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U.S. tourist injured in Spanish bull run

By Agence France-Presse
Thursday, July 12, 2012 10:31 EDT
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A bull leaps over runners at the San Fermin festival in Pamplona, Spain, on July 12, 2012. Six people were hospitalised Thursday after running through the streets with charging bulls at the festival, including one visitor from the United States, authorities said. (AFP Photo/Pedro Armestre)
 
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Six people were hospitalised Thursday after running through the streets with charging bulls at Spain’s San Fermin festival, including one visitor from the United States, authorities said.

Those injured in the sixth bull-run of the colourful fiesta included a 62-year-old local and a person from San Francisco, California, both of whom were treated for head injuries, the regional government said in a statement.

It was the fastest run of the festival so far this year, with the six bulls from the Victoriano del Rio ranch in Madrid pounding along the 850-metre (2,800-foot) course in two minutes and 20 seconds.

Revellers in their festive white clothes and red neckerchiefs jostled, tumbled and fell in heaps as the bulls charged by, leaving several people on their backs in the street to be treated by medics.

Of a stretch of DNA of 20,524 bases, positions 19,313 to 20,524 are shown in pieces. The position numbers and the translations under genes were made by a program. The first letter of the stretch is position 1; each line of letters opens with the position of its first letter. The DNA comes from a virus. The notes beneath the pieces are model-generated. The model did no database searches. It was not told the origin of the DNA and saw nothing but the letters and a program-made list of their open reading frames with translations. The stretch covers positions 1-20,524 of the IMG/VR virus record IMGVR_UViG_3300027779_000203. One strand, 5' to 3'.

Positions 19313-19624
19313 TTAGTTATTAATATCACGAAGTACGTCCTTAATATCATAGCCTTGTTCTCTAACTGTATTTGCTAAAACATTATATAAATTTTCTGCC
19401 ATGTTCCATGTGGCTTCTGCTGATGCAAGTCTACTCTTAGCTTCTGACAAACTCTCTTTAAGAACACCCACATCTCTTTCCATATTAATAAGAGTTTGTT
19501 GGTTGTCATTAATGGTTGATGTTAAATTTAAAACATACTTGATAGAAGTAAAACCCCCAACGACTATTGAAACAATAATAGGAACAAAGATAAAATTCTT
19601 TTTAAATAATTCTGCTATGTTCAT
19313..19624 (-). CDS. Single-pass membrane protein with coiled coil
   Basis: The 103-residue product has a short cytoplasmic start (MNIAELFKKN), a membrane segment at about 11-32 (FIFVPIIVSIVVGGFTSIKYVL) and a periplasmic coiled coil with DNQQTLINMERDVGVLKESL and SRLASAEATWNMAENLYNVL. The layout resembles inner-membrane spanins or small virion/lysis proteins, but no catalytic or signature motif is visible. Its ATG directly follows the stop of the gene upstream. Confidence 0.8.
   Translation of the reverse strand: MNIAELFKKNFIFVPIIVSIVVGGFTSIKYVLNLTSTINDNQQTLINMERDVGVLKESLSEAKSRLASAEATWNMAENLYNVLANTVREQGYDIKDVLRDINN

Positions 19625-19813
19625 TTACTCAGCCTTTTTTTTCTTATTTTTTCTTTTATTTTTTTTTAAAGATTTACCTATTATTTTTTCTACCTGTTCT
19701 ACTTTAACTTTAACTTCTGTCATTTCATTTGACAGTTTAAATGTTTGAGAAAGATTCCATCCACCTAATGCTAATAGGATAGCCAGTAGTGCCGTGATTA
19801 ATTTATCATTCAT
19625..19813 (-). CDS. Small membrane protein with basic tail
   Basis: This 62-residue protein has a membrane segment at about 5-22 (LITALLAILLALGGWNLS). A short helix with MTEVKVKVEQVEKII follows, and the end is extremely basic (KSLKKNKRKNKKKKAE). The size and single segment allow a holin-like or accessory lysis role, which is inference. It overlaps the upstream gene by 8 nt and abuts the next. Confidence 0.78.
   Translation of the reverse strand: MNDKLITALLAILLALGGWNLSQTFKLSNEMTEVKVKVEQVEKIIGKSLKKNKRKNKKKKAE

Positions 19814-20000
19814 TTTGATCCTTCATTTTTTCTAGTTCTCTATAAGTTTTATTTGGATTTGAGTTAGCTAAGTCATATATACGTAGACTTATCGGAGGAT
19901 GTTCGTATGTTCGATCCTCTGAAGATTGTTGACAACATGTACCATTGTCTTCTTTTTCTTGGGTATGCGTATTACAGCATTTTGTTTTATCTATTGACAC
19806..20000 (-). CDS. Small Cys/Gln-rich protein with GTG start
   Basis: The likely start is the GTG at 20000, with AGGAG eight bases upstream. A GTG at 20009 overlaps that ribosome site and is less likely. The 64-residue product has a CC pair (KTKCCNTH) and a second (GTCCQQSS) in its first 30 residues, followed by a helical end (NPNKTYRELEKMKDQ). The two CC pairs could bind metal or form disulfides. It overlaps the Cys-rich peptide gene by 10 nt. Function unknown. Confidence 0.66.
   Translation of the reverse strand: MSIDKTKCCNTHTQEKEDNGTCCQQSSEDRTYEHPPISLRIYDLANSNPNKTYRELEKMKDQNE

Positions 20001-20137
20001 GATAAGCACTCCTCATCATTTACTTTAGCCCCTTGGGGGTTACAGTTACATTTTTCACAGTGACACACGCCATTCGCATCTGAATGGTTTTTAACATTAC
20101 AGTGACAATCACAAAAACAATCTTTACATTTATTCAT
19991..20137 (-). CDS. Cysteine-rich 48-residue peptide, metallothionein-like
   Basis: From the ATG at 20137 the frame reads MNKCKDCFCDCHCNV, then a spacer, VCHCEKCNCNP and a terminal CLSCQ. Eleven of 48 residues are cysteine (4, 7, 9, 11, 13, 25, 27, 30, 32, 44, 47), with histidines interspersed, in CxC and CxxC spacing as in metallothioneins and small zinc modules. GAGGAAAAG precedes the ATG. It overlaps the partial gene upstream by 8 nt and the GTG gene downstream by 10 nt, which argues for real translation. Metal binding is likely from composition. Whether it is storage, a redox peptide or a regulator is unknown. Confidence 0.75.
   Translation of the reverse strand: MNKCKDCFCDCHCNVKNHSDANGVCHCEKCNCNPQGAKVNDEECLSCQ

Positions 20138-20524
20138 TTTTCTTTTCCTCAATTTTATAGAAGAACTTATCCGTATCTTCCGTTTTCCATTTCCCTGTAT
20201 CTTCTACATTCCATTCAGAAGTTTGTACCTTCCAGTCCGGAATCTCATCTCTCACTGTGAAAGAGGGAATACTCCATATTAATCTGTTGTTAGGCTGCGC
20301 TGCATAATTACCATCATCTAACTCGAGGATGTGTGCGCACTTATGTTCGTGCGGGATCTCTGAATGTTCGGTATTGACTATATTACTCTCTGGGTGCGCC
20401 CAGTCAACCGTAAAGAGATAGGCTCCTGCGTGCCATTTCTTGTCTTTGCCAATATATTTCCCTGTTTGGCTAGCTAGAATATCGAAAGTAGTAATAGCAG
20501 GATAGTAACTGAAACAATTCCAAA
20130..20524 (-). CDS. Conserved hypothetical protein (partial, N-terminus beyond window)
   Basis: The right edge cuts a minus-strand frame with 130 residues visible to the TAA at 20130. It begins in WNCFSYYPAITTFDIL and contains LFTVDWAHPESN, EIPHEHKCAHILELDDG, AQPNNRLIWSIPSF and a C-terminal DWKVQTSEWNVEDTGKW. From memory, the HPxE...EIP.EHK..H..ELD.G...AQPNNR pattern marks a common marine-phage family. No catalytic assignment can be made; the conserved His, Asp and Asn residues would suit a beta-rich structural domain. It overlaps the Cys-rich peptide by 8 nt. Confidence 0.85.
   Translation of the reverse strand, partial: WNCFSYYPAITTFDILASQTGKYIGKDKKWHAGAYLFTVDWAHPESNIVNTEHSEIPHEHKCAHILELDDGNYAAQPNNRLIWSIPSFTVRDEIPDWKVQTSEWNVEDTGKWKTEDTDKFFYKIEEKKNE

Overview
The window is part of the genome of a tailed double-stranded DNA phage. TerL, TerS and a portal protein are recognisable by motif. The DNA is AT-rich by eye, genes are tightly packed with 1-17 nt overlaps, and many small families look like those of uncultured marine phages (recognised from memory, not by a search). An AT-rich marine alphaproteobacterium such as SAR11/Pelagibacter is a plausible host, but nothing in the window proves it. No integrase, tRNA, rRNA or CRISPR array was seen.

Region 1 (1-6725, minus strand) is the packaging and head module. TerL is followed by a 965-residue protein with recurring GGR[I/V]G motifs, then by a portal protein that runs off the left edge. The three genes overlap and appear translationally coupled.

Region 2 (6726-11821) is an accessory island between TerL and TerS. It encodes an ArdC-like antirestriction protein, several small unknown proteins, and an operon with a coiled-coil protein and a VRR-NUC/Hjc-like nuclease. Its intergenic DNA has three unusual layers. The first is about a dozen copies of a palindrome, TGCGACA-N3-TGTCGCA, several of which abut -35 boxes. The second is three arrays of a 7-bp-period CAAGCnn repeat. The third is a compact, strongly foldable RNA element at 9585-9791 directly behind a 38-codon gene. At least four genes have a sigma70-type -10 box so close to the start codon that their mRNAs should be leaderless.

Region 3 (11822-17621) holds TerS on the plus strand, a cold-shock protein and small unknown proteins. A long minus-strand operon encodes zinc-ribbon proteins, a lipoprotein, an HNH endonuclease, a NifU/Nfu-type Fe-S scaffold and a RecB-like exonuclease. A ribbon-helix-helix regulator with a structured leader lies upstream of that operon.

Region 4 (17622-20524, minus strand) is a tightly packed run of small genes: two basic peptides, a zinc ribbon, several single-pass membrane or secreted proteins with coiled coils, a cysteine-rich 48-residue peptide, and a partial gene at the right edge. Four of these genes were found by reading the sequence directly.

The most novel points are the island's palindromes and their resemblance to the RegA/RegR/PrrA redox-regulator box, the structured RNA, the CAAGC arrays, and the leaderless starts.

At the end of the course, several men lay prostrate on the ground at the entrance to the town’s bull ring as the great beasts leaped over them into the arena, where they were to face the bullfighters.

No one was gored this time by the horns of the half-tonne beasts — the main peril of the bull-run in which daredevils from around the world charge through Pamplona’s narrow streets.

Four men have been gored by bulls over the six days of the festival so far: a 73-year-old retired architect from Pamplona, two Britons and an American.

Three years ago, a bull gored a 27-year-old Spaniard to death, piercing his neck, heart and lungs with its horns in front of hordes of tourists.

Pamplona officials expect about half a million people to flock to the city of 200,000 for the July 6-14 festival, which dates back to medieval times.

It was made famous worldwide by Ernest Hemingway’s 1926 novel “The Sun Also Rises” about a group of American and British expatriates who travel from Paris to Pamplona to watch the running of the bulls.

Agence France-Presse
Agence France-Presse
AFP journalists cover wars, conflicts, politics, science, health, the environment, technology, fashion, entertainment, the offbeat, sports and a whole lot more in text, photographs, video, graphics and online.
 
 
 
 
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